14 INCENTIVE STOCK OPTION Definition An incentive stock option is a contract between an employer and an employee that provides the employee with an option to purchase a specified number of shares of the employer s stock at a specified price (the strike price ). An incentive stock option is a type of call option because it provides the right to purchase stock. Unlike some other types of call options, however, an incentive stock option is not traded on the open market. Instead, it is part of an employee s compensation. Incentive stock options can be an attractive form of compensation. Depending on whether an incentive stock option plan satisfies certain requirements of the tax code, the options may qualify for preferential tax treatment. Qualifying incentive stock option plans allow employees to defer taxation until they have exercised the options and subsequently sold the resulting stock. Incentive stock options can also serve the employer s purpose of retaining employees because they often have vesting requirements, and employees typically forfeit such options if they terminate their employment before the options vest. Financial Disclosure Requirements A filer who has an incentive stock option should report the following information about an incentive stock option that has a value over $1,000 on Schedule A: the name of the underlying stock and an indication that the asset is an option; a category of asset value; and the category of amount of income, which is None in most cases. The option normally will not produce income. Any income is normally associated with the sale of the underlying stock, not with the option. The value of an option may not be readily ascertainable if the strike price exceeds the market value of the stock. In this situation, where the filer would lose money by exercising the option, the option is said to be underwater. When an option is underwater, the filer may write value not readily ascertainable across the columns in Block B of Schedule A. Instead of reporting a category of asset value in Block B, the filer should report the following in Block A of Schedule A: the name of the underlying stock and an indication that the asset is an option; the number of shares that the filer has an option to purchase; the strike price; the expiration date; an indication as to whether the option is vested; and, for an unvested option, the date on which the unvested option will vest. 12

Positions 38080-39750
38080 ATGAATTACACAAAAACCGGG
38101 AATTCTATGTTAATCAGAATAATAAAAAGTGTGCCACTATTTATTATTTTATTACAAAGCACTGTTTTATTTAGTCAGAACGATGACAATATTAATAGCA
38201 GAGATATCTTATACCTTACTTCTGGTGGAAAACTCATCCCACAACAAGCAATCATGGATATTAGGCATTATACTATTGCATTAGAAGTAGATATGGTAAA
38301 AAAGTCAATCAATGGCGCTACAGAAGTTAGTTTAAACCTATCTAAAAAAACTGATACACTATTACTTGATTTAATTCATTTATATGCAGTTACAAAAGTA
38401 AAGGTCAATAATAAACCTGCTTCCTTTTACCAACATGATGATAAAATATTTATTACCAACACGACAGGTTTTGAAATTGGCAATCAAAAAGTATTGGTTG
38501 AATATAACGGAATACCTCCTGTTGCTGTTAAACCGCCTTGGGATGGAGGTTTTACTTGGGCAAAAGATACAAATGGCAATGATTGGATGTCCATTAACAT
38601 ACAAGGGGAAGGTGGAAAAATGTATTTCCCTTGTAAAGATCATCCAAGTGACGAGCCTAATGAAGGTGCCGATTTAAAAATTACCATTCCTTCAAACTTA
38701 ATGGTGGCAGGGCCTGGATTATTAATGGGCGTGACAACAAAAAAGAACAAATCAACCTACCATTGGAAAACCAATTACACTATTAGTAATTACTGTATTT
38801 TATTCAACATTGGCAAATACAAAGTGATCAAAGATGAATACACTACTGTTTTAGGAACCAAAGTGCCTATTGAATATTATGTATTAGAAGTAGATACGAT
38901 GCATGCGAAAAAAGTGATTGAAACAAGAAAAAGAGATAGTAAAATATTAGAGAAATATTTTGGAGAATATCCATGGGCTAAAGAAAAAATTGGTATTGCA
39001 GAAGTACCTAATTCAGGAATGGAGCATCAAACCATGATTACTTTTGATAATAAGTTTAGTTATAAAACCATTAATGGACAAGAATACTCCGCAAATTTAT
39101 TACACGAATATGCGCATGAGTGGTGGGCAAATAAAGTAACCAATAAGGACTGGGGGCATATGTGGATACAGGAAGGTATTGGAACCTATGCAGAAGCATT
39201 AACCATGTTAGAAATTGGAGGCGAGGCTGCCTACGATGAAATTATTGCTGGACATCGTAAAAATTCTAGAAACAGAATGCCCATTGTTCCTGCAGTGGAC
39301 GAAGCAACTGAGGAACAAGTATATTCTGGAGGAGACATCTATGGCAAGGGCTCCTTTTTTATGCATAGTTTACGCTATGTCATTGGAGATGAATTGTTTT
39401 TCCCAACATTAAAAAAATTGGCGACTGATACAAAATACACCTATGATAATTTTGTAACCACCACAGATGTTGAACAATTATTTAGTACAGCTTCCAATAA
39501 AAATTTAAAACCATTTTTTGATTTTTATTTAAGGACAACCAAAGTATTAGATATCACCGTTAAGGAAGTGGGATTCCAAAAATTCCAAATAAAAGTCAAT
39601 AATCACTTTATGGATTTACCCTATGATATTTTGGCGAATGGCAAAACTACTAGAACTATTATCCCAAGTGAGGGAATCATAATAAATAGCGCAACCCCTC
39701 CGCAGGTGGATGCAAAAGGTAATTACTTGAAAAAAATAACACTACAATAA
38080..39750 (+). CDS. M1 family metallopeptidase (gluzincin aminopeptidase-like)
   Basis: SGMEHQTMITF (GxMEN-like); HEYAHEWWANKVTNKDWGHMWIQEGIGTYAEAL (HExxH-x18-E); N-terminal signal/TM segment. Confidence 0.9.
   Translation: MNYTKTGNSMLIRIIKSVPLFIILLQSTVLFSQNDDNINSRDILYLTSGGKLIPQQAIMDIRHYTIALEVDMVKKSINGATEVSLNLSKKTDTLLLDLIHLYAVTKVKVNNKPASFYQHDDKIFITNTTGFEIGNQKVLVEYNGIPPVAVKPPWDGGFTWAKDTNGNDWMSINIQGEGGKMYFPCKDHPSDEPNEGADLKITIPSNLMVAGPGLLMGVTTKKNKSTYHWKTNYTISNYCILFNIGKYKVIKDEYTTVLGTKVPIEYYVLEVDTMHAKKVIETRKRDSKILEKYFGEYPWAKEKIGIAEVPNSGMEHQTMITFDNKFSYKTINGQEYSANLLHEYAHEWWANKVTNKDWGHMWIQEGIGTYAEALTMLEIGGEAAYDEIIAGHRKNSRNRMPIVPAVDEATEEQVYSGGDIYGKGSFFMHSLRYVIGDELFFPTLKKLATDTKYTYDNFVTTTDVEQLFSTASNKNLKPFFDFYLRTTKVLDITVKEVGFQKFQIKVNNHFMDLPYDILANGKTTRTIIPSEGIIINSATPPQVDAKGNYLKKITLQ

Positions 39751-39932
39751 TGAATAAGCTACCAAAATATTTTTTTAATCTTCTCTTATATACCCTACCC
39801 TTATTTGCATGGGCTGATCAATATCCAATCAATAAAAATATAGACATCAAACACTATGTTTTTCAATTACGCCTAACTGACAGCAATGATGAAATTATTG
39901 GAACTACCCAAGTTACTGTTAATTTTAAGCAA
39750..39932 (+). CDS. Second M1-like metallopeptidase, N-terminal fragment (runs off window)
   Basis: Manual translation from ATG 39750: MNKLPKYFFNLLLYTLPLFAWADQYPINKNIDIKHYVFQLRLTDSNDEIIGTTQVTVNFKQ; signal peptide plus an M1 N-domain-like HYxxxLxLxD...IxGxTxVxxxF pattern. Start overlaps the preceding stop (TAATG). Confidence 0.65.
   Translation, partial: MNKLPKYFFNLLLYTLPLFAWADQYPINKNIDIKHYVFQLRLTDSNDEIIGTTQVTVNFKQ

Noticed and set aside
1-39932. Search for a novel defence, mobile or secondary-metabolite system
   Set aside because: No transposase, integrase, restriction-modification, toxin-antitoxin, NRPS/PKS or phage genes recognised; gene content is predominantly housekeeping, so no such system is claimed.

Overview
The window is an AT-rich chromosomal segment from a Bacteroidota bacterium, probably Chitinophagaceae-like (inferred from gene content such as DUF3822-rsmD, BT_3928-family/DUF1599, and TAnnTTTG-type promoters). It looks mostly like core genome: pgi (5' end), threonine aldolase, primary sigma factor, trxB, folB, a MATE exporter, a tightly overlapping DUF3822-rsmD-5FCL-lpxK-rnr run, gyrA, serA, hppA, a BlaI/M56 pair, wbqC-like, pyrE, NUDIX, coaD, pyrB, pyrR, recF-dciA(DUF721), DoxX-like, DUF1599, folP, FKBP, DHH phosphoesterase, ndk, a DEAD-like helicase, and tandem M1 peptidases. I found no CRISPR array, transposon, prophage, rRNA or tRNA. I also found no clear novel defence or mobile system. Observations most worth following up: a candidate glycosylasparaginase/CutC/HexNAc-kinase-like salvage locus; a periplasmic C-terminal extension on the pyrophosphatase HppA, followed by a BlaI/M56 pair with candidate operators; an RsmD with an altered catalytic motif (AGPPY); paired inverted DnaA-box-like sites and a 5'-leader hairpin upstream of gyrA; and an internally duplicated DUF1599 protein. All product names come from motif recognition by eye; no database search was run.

15 If a filer has exercised an option and received stock through an incentive stock option plan, the filer should also report the stock on Schedule A, as a separate line item. Specifically, the filer should report on Schedule A the following information about any stock that has a value over $1,000 or that produced income over $200 during the reporting period: the name of the stock; the category of asset value; and the type and the category of amount of income. For transactions over $1,000 that involve stock acquired through an incentive stock option plan, a filer should report the following information on Schedule B, Part I: the name of the stock; the type of transaction; the date of the transaction; and the category of amount of the transaction. The filer should report both the purchase of stock and any subsequent sale of the stock as separate line items. However, the filer should not report the grant of an incentive stock option on Schedule B, Part I, because the grant of an option is not a reportable transaction for purposes of Schedule B, Part I. If the filer is continuing to participate in an incentive stock option plan or if the filer has retained an incentive stock option that the filer has not yet exercised, the filer should report the following information on Schedule C, Part II: the name of the employer; an indication that the plan is an incentive stock option plan ; the terms of the plan, including an indication as to whether the filer will forfeit any unvested options and an indication as to whether the filer will receive any additional grant of options in the future; and the date on which the filer entered the plan. The filer should similarly report a spouse s incentive stock options on Schedule A and any transactions involving the underlying stock on Schedule B, Part I. However, the filer should not report a spouse s continued participation in an incentive stock option plan on Schedule C, Part II. Conflicts Analysis The conflicts analysis for an incentive stock option is the same as the conflicts analysis for the underlying stock. While the filer holds either an option or the underlying stock, the filer may not participate personally and substantially in a particular matter that will have a direct and predictable effect on the financial interests of the issuer of the underlying stock. The conflict arises when the filer is awarded the stock option, even if the stock option has not vested. 13